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Current HIV research [journal]
- Progress in Prevention of Mother-to-Child Transmission of HIV-1 in Zhejiang Province, China, 2007-2013. [JOURNAL ARTICLE]
- Curr HIV Res 2014 Feb 25.
In this article, a retrospective study was conducted based on surveillance of human immunodeficiency virus type-1 positive pregnant women and their children from 2007-2013 in China's Zhejiang Province. HIV counseling and testing, mother and infant characteristics, and outcomes were reported here. This study compares two principal periods, from 2007-2009 and from 2010-2013. Between the two periods, the rate of HIV counseling among pregnant women rose significantly from 84.87% to 99.08% and the rate of HIV testing rose from 80.60% to 98.58% .However, the HIV-1 prevalence among pregnant women increased slightly, from 0.01% to 0.02%. Over 70% of infected women were migrants and half of these HIV-1 positive pregnant women were 20-30 years old. Variations in the characteristics of HIV-1 positive pregnant women were observed over time, the proportion of women employed increased dramatically from 15.03% during 2007-2009 to 31.34% during 2010-2013 and the proportion of women with high school education increased from 0.52% to 6.51% the same time. 32.53% women were identified prior to pregnancy during 2010-2013, this figure was obviously higher than that (3.11%) during 2007-2009. Sexual contact remained the primary route of transmission route over the years which accounting for half of the infected. But women infected by blood transfusion declined noticeably. The proportion of mothers and children with ART had a big increase over time. The overall mother-to-child transmission rate was 7.14%
- Expansion or Depletion of T Follicular Helper Cells During HIV Infection: Consequences for B Cell Responses. [JOURNAL ARTICLE]
- Curr HIV Res 2014 Feb 25.
HIV infection is characterized by aberrant B cell responses and B cell dysfunction. These dysfunctional responses have been extensively documented in peripheral blood and organized lymphoid tissues such as the lymph nodes. Though the loss of CD4 T cell help has been thought to play a key role in dysfunctional B cell responses, recent studies have implicated a subset of CD4 T helper cells called the T follicular helper (Tfh) cells in this process. Tfh cells interact with B cells and play a key role in mediating the germinal center reaction, and driving the differentiation and maturation of B cells. Why Tfh expand in some HIV infected individuals as compared to their loss in others is still not clear. Here we review some of the recent developments in the field and discuss the implications of Tfh cell dysregulation on B cell responses during HIV infection.
- Genetic Variants of Drug Metabolizing Enzymes and Drug Transporter (ABCB1) as Possible Biomarkers for Adverse Drug Reactions in an HIV/AIDS Cohort in Zimbabwe. [Journal Article]
- Curr HIV Res 2013 Sep; 11(6):481-90.
A study was conducted in an HIV/AIDS Zimbabwean cohort to assess possible associations of pharmacogenetic variants with common adverse drug reactions (ADRs) during anti-retroviral treatment (ART) and/or tuberculosis (TB) treatment. Genotype and allele frequencies for CYP2B6 G516T, CYP2B6 T983C, CYP2A6*17, ABCB1 rs10276036 C>T, NAT2*5 and NAT2*14 were similar to those reported in literature for other African populations. The CYP2B6 516TT genotype and male gender were significantly associated with occurrence of Efavirenz induced central nervous system disorders (OR 20.58, p=0.004) and the ABCB1 rs10276036TT genotype with Nevirapine induced skin hypersensitivity (OR 4.01, p=0.04). For Stavudine, time on treatment was the main factor in development of lipodystrophy (OR 1.06, p<0.0001). For isoniazid, increasing patient age was associated with peripheral neuropathy (OR 1.05, p=0.001). Although genetic polymorphisms may play a role in predicting occurrence of ADRs, this study also indicates that other factors (gender, age, treatment time) are crucial in predicting drug-induced adverse effects.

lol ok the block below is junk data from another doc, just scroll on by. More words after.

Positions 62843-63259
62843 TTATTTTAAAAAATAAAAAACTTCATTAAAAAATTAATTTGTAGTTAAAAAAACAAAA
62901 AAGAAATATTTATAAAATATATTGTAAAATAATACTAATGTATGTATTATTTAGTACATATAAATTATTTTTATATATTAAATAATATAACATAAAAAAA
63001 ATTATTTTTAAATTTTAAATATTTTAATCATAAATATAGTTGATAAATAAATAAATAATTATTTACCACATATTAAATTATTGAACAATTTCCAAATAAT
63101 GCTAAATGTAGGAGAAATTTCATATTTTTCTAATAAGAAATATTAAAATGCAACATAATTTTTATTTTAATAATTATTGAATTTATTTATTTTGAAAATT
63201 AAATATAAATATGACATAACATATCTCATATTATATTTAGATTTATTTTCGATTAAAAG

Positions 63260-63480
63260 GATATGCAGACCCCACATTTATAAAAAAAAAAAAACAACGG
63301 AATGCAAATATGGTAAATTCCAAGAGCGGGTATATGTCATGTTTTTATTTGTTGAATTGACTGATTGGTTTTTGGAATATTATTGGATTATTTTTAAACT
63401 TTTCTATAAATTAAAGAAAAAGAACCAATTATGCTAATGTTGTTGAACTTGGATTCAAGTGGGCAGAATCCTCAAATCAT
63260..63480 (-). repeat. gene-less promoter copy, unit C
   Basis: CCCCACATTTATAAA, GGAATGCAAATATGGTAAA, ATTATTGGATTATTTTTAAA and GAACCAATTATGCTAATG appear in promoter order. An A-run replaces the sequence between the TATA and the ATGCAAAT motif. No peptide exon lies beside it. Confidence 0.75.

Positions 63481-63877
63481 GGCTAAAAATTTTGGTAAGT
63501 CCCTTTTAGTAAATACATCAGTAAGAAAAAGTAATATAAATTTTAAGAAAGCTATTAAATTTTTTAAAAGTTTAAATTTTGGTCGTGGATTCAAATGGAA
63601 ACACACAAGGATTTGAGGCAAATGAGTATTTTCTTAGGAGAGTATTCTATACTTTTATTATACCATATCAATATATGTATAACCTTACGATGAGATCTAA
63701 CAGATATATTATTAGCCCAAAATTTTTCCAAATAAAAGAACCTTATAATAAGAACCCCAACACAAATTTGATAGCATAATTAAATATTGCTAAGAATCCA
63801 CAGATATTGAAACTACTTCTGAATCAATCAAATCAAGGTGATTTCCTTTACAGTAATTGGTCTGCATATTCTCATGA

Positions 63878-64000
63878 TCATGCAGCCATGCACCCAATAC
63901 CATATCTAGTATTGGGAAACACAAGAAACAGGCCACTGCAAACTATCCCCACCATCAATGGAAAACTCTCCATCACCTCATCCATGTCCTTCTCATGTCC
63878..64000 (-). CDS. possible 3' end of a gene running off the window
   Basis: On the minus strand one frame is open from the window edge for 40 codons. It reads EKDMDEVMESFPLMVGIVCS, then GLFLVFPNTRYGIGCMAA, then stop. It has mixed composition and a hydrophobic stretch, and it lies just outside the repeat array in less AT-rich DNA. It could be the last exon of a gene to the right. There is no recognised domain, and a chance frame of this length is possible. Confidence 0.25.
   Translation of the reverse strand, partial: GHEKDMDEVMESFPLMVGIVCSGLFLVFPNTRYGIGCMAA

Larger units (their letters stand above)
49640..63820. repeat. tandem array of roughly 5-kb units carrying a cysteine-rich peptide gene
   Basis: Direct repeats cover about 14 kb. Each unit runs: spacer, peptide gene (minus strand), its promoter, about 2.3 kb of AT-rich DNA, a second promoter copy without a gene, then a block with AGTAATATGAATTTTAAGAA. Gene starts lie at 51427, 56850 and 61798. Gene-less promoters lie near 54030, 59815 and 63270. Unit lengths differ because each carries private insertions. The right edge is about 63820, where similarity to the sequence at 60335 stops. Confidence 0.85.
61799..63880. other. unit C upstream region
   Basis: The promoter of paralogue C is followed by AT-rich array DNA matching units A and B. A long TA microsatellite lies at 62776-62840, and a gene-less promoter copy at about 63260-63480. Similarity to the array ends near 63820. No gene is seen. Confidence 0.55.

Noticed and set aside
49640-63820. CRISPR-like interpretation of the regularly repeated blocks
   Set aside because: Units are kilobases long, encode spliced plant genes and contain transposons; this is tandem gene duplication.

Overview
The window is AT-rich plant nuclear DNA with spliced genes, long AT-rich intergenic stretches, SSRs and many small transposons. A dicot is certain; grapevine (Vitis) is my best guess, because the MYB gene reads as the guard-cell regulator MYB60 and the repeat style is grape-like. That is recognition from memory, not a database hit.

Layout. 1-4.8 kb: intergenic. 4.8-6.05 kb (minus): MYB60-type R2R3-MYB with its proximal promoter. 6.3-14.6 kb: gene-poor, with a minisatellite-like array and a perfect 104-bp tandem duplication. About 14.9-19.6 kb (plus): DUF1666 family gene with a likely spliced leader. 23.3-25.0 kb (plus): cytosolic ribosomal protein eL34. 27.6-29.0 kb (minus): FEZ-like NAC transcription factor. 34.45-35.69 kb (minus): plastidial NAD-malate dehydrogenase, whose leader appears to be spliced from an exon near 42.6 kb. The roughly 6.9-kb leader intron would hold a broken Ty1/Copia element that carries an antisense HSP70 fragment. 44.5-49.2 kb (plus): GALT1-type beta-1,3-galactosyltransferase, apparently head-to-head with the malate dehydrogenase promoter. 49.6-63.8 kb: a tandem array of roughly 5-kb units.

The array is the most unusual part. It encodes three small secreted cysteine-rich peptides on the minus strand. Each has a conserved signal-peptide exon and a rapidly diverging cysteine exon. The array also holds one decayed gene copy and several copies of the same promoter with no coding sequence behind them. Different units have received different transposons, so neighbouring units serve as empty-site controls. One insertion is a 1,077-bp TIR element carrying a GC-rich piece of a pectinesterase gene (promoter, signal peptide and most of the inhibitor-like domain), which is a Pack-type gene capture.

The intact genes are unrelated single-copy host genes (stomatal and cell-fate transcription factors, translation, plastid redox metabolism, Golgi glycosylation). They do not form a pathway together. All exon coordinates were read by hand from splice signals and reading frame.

- Genotypic and Phenotypic Comparison of Enteroaggregative Escherichia Coli Isolates from HIV-Positive and non-HIV Diarrheal Samples. [JOURNAL ARTICLE]
- Curr HIV Res 2014 Feb 7.
Enteroaggregative Escherichia coli (EAEC) have been isolated from both HIV-positive and non-HIV diarrheal samples. In this study a collection of 18 isolates from these two groups were compared for biofilm formation and antibiotic resistance and for the presence of 14 virulence-related genes. All the HIV-positive and over 66% of the non-HIV strains were PCR-negative for adhesion-related sequences indicating that as yet unknown adhesins may play a role. However, despite some variations, the prevalence rate of the virulence-related genes was not significantly different in the two groups. HIV-positive isolates were biofilm producer but only a single weak biofilm former was observed among the non-HIV strains. The rate of resistance to most of the antibiotics used was higher among the HIV-positive group than the non-HIV isolates, but was significantly higher for amoxicillin-calvulanic acid (100%) and nalidixic acid (55.5%). Pulse field gel electrophoresis of the isolates produced 17 unique profiles reflecting the exiting heterogeneity of the isolates.
- Evaluation of Boosted and Unboosted Atazanavir Plasma Concentration in HIV Infected Patients. [JOURNAL ARTICLE]
- Curr HIV Res 2014 Feb 7.
Objective: The aim of the study was to identify variables that can influence atazanavir plasma concentration. Methods: We retrospectively analysed atazanavir trough concentration of HIV infected patients who performed therapeutic drug monitoring between October 2007 and July 2011. Qualitative variables were compared with χ2 test while continuous ones with Mann-Whitney and Student's t-test. A linear regression model was used to investigate factors influencing atazanavir plasma concentration. Therefore, we analysed the impact of cirrhosis on atazanavir pharmacokinetic variability. Results: 255 plasma samples from 179 patients were analysed. At the univariate analysis female gender (+144.4 ng/mL; p=0.05) and tenofovir (+196.8 ng/mL; p=0.002) were associated with higher atazanavir concentrations. The multivariate model confirmed these two variables (+164.6 ng/mL; p=0.02 and +150.4 ng/mL; p=0.01) as independently associated with higher atazanavir trough concentration. The analysis of cirrhotic population showed an influence of tenofovir (-255.9 ng/mL; p=0.01), increased AST (+95.3 ng/mL; p=0.09), ALT (+67.9 ng/mL; p=0.07) and creatinine (+517.2 ng/mL; p=0.04). The multivariate model confirm that tenofovir was associated with lower atazanavir trough concentration (-284.1 ng/mL; p=0.005) while AST values significantly increased atazanavir concentrations (+114.5 ng/mL; p=0.03). Discussion: Atazanavir is a safe and manageable drug. Our results suggest that female patients tend to have higher atazanavir plasma concentration, while the effect of tenofovir needs to be better clarified.
- HIV-1 Vaccine Strategies Utilizing Viral Vectors Including Antigen-Displayed Inoviral Vectors. [JOURNAL ARTICLE]
- Curr HIV Res 2014 Feb 9.